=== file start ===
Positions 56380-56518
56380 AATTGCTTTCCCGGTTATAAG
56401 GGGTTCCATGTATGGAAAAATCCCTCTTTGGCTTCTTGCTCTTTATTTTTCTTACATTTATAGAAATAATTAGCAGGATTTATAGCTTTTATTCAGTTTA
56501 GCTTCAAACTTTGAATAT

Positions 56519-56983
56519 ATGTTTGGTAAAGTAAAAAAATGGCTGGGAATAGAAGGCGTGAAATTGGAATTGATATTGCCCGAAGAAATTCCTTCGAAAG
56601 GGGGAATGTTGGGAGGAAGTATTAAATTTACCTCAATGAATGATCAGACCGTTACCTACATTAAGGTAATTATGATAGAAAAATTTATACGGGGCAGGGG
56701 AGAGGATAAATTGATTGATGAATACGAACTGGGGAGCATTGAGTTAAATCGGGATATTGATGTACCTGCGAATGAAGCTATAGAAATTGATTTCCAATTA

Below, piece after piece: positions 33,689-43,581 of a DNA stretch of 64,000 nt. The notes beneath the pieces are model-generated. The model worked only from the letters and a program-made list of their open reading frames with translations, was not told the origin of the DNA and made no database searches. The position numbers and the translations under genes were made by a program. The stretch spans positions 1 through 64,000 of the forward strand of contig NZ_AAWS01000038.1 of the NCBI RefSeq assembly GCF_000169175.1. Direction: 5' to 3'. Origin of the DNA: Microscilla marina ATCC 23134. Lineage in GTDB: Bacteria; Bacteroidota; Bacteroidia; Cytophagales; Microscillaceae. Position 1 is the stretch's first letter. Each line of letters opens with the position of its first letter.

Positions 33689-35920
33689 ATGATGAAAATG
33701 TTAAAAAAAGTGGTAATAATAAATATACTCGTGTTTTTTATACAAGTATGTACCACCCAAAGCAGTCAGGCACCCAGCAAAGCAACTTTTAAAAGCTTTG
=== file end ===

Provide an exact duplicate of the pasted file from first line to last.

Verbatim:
Positions 56380-56518
56380 AATTGCTTTCCCGGTTATAAG
56401 GGGTTCCATGTATGGAAAAATCCCTCTTTGGCTTCTTGCTCTTTATTTTTCTTACATTTATAGAAATAATTAGCAGGATTTATAGCTTTTATTCAGTTTA
56501 GCTTCAAACTTTGAATAT

Positions 56519-56983
56519 ATGTTTGGTAAAGTAAAAAAATGGCTGGGAATAGAAGGCGTGAAATTGGAATTGATATTGCCCGAAGAAATTCCTTCGAAAG
56601 GGGGAATGTTGGGAGGAAGTATTAAATTTACCTCAATGAATGATCAGACCGTTACCTACATTAAGGTAATTATGATAGAAAAATTTATACGGGGCAGGGG
56701 AGAGGATAAATTGATTGATGAATACGAACTGGGGAGCATTGAGTTAAATCGGGATATTGATGTACCTGCGAATGAAGCTATAGAAATTGATTTCCAATTA

Below, piece after piece: positions 33,689-43,581 of a DNA stretch of 64,000 nt. The notes beneath the pieces are model-generated. The model worked only from the letters and a program-made list of their open reading frames with translations, was not told the origin of the DNA and made no database searches. The position numbers and the translations under genes were made by a program. The stretch spans positions 1 through 64,000 of the forward strand of contig NZ_AAWS01000038.1 of the NCBI RefSeq assembly GCF_000169175.1. Direction: 5' to 3'. Origin of the DNA: Microscilla marina ATCC 23134. Lineage in GTDB: Bacteria; Bacteroidota; Bacteroidia; Cytophagales; Microscillaceae. Position 1 is the stretch's first letter. Each line of letters opens with the position of its first letter.

Positions 33689-35920
33689 ATGATGAAAATG
33701 TTAAAAAAAGTGGTAATAATAAATATACTCGTGTTTTTTATACAAGTATGTACCACCCAAAGCAGTCAGGCACCCAGCAAAGCAACTTTTAAAAGCTTTG